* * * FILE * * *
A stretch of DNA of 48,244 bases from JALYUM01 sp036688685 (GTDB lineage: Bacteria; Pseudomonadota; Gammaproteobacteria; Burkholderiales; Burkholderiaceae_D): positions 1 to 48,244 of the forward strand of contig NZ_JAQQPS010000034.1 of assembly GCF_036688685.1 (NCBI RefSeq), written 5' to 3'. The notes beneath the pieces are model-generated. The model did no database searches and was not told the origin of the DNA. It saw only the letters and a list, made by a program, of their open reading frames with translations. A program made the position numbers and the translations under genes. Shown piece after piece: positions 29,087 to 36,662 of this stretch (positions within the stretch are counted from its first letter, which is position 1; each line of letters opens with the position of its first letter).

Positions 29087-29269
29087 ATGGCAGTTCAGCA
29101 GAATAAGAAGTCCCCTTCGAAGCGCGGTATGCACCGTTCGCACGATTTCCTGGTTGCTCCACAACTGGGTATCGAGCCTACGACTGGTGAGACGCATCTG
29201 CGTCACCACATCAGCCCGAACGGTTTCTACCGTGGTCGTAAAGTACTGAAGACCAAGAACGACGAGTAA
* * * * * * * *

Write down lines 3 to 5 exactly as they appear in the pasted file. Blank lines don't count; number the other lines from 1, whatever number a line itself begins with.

29087 ATGGCAGTTCAGCA
29101 GAATAAGAAGTCCCCTTCGAAGCGCGGTATGCACCGTTCGCACGATTTCCTGGTTGCTCCACAACTGGGTATCGAGCCTACGACTGGTGAGACGCATCTG
29201 CGTCACCACATCAGCCCGAACGGTTTCTACCGTGGTCGTAAAGTACTGAAGACCAAGAACGACGAGTAA